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They joined most heartily in the same hope: and, giving the letter to them again, I civilly took leave, and went away.
But I will be there again presently; for I fancy my courteous behaviour to these women will, on their report of it, procure me the favour I so earnestly covet. And so I will leave my letter unsealed, to tell thee the event of my next visit at Smith's.
THY servant just calling, I sent thee this: and will soon follow it by another. Mean time, I long to hear how poor Belton is: to whom my best wishers.
MR. BELFORD, TO ROBERT LOVELACE, ESQ.
Tuesday, Aug. 22.
I HAVE been under such concern for the poor man, whose exit I almost hourly expect, and at the shocking scenes his illness and his agonies exhibit, that I have been only able to make memoranda of the melancholy passages, from which to draw up a more perfect account, for the instruction of us all, when the writing appetite shall return.
Ir is returned! Indignation has revived it, on receipt of thy letters of Sunday and yesterday; by which I have reason to reproach thee in very serious terms, that thou hast not kept thy honour with me: and if thy breach of it be attended with such effects as I fear it will be, I shall let thee know more of my mind on this head.
If thou wouldst be thought in earnest in thy wishes to move the poor lady in thy favour, thy ludicrous behaviour at Smith's, when it comes to be represented to her, will have a very consistent appearance; will it not?—I will, indeed, confirm her in her opinion, that the grave is more to be wished-for, by one of her serious and pious turn, than a husband incapable either of reflection or remorse; just recovered, as thou art, from a dangerous, at least a sharp illness.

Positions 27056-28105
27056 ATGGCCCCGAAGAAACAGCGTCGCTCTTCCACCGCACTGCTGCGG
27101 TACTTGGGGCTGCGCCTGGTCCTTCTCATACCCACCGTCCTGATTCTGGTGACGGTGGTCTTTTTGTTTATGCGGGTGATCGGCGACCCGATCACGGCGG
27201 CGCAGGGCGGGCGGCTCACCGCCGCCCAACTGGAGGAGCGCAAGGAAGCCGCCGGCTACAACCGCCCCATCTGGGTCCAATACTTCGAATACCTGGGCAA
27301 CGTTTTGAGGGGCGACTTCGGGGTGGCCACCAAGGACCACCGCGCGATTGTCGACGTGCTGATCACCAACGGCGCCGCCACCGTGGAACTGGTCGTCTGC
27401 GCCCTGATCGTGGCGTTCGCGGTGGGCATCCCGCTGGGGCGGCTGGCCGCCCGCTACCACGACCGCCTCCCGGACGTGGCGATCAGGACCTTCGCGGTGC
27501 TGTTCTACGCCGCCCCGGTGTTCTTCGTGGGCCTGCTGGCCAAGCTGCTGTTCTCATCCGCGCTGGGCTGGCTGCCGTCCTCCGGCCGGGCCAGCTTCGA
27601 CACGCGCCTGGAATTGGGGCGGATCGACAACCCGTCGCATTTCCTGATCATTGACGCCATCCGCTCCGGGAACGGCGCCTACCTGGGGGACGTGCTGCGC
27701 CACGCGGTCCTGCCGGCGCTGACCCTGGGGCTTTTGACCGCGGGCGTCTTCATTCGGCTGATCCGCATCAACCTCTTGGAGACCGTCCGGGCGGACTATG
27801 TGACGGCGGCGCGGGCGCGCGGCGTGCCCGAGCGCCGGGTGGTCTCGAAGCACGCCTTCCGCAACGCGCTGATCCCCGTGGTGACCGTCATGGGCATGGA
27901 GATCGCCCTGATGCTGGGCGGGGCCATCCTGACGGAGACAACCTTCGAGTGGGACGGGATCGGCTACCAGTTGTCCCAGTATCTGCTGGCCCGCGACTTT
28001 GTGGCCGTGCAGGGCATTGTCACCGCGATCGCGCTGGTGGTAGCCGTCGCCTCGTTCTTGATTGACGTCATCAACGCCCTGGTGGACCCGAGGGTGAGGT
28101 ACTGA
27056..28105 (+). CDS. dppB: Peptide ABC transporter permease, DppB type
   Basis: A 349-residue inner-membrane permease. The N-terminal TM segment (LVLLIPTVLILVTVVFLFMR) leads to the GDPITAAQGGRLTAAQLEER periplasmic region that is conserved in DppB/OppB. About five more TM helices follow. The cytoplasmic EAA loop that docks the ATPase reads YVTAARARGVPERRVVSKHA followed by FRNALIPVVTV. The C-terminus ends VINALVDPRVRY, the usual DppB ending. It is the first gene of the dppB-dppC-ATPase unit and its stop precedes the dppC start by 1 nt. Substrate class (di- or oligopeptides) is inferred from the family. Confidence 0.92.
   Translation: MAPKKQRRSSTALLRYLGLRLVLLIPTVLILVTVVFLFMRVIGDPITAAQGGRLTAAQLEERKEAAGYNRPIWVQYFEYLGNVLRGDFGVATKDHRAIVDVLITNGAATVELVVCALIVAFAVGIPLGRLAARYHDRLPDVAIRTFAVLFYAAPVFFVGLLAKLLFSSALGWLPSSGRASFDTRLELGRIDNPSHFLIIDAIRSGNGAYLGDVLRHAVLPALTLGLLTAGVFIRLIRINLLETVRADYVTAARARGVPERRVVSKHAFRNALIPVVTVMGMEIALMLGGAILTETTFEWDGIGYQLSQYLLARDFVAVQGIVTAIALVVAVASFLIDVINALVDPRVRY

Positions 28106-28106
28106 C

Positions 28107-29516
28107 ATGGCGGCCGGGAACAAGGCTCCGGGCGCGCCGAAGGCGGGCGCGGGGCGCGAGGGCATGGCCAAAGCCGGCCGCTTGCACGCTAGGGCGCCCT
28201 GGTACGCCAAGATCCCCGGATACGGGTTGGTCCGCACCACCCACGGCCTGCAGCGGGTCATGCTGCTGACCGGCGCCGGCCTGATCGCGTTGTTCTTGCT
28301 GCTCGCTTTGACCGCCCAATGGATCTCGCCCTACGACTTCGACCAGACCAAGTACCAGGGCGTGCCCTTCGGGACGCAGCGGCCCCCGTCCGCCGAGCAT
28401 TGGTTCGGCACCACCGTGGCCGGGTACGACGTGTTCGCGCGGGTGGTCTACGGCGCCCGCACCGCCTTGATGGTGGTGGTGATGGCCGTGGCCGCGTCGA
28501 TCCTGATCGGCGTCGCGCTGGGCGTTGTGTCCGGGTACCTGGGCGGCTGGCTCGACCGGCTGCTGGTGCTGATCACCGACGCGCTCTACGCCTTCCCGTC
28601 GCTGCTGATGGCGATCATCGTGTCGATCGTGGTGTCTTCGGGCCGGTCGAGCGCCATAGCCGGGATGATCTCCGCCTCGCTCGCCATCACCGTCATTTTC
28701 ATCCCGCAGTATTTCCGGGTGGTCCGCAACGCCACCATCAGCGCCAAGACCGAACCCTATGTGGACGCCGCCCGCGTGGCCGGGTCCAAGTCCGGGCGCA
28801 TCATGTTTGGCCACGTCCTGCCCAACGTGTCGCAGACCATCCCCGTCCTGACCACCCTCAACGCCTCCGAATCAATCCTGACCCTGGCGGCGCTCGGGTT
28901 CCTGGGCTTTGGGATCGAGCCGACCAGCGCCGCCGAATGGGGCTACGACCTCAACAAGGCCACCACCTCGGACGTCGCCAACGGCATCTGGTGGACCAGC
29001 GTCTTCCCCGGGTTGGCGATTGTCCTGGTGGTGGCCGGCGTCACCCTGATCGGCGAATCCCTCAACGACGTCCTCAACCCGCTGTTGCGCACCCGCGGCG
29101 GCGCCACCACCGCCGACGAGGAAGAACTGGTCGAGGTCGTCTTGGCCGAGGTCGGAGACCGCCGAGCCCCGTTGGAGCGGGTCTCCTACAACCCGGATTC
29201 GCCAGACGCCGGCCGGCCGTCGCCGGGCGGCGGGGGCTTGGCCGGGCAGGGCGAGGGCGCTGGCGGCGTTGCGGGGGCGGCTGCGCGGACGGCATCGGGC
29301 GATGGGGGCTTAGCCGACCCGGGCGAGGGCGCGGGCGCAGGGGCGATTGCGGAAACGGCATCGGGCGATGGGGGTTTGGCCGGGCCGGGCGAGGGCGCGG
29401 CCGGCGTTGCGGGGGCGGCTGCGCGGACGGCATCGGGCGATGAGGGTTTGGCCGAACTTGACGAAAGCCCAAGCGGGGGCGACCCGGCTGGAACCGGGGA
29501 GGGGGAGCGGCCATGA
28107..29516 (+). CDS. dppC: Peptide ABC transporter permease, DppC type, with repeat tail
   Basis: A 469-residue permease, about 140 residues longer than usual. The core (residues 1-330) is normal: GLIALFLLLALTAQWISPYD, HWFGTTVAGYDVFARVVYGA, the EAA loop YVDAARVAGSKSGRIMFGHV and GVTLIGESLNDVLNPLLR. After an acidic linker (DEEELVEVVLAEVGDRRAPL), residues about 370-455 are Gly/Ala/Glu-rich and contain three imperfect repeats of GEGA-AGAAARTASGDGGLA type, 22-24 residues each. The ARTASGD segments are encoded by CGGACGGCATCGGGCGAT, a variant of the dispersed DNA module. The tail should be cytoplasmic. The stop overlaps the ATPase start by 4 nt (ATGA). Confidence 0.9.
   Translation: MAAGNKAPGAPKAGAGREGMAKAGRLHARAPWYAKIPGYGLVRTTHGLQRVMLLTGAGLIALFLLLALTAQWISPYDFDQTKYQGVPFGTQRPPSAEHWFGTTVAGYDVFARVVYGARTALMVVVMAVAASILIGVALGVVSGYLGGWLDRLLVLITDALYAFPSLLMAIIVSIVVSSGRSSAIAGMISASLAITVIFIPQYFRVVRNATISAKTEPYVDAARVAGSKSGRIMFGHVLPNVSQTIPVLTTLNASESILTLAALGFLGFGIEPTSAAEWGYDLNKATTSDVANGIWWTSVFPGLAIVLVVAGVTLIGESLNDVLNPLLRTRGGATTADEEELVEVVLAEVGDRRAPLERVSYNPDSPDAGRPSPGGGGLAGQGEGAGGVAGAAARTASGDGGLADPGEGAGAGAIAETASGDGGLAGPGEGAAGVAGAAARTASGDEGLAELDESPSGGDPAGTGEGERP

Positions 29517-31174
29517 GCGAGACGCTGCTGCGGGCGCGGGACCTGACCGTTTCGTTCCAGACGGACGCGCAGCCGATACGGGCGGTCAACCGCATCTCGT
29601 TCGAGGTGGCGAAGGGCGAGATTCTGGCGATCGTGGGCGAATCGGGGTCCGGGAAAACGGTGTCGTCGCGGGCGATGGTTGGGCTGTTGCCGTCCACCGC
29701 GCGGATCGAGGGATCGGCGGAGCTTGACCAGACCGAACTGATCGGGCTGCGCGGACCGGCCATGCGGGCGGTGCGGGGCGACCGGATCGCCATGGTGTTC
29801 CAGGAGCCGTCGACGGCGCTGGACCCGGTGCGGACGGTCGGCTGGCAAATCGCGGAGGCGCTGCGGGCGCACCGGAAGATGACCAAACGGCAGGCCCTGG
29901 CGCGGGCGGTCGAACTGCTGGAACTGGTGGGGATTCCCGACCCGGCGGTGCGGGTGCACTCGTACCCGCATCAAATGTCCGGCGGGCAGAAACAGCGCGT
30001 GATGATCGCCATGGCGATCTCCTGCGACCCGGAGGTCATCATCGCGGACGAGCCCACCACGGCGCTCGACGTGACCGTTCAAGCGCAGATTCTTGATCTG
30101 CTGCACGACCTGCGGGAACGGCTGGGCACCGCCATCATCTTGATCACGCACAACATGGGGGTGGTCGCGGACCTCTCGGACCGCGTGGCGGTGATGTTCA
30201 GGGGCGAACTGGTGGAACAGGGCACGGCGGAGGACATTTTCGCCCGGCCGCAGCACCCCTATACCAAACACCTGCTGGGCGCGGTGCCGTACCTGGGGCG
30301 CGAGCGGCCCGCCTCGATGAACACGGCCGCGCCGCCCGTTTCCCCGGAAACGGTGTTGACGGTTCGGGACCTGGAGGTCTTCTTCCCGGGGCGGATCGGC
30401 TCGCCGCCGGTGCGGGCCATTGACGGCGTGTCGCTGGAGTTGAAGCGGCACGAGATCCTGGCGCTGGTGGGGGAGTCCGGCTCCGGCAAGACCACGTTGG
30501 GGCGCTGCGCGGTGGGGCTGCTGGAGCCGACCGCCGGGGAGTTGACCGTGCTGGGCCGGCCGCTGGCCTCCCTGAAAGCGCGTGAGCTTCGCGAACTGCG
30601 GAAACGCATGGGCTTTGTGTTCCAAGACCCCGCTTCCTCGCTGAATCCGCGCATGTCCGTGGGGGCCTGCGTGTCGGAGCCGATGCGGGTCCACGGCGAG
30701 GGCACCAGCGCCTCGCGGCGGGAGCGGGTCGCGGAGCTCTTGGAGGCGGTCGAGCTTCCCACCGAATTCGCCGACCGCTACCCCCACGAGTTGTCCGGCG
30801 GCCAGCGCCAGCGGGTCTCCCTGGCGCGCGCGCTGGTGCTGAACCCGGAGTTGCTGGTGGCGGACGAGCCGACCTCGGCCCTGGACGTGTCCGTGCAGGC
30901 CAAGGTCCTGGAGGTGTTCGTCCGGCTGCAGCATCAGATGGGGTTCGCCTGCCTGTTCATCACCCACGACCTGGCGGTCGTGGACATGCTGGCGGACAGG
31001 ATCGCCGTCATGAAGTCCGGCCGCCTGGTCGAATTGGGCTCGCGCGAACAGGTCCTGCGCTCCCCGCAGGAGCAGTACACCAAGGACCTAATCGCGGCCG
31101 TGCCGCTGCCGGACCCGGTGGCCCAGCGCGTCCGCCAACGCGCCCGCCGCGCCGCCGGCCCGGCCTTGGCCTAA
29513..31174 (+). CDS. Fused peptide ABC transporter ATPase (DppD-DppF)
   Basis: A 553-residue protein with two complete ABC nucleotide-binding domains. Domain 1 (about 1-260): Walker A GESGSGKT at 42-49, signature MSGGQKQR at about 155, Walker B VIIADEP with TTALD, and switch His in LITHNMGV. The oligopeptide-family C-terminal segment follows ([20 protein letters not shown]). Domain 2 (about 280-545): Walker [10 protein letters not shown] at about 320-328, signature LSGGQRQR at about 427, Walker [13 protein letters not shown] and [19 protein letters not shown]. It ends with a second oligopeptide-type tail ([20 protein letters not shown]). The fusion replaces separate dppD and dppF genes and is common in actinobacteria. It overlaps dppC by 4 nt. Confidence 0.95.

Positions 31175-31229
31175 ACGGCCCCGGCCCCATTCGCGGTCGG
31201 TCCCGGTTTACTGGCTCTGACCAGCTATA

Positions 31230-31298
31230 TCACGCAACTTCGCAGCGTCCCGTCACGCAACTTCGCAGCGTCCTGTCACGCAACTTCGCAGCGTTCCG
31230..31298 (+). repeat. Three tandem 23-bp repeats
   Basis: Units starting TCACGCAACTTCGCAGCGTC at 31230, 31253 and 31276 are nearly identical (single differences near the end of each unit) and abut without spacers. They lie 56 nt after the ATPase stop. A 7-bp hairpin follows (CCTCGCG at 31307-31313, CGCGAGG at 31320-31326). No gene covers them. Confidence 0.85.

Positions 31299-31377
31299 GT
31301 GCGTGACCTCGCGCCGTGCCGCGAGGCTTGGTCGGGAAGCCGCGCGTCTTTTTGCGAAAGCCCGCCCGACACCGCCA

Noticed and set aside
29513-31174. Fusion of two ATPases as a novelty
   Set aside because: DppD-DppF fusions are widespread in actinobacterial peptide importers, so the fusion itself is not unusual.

I am extremely concerned for the poor unprotected lady. She was so excessively low and weak on Saturday, that I could not be admitted to her speech; and to be driven out of her lodgings, when it was fitter for her to he in bed, is such a piece of cruelty, as he only could be guilty of who could act as thou hast done by such an angel.
Canst thou thyself say, on reflection, that it has not the look of a wicked and hardened sportiveness, in thee, for the sake of a wanton humour only, (since it can answer no end that thou proposest to thyself, but the direct con trary,) to hunt from place to place a poor lady, who, like a harmless deer, that has already a barbed shaft in her breast, seeks only a refuge from thee in the shades of death.
But I will leave this matter upon thy own conscience, to paint thee such a scene from my memoranda, as thou perhaps wilt be moved by more effectually than by any other: because it is such a one as thou thyself must one day be a principal actor in, and, as I thought, hadst very lately in apprehension: and is the last scene of one of thy most intimate friends, who has been for the four past days labouring in the agonies of death. For, Lovelace, let this truth, this undoubted truth, be engraved on thy memory,
in all thy gaieties, That the life we are so fond of is hardly life; a mere breathing space only; and that, at the end of its longest date,
Thou must die, as well as Belton.
Thou knowest, by Tourville, what we had done as to the poor man's worldly affairs; and that we had got his unhappy sister to come and live with him (little did we think him so very near his end): and so I will proceed to tell thee, that when I arrived at his house on Saturday night, I found him excessively ill: but just raised, and in his elbow-chair, held up by his nurse and Mowbray (the roughest and most untouched creature that ever entered a sick man's chamber); while the maid-servants were try ing to make that bed easier for him which he was to return to; his mind ten times uneasier than that could be, and the true cause that the down was no softer to him.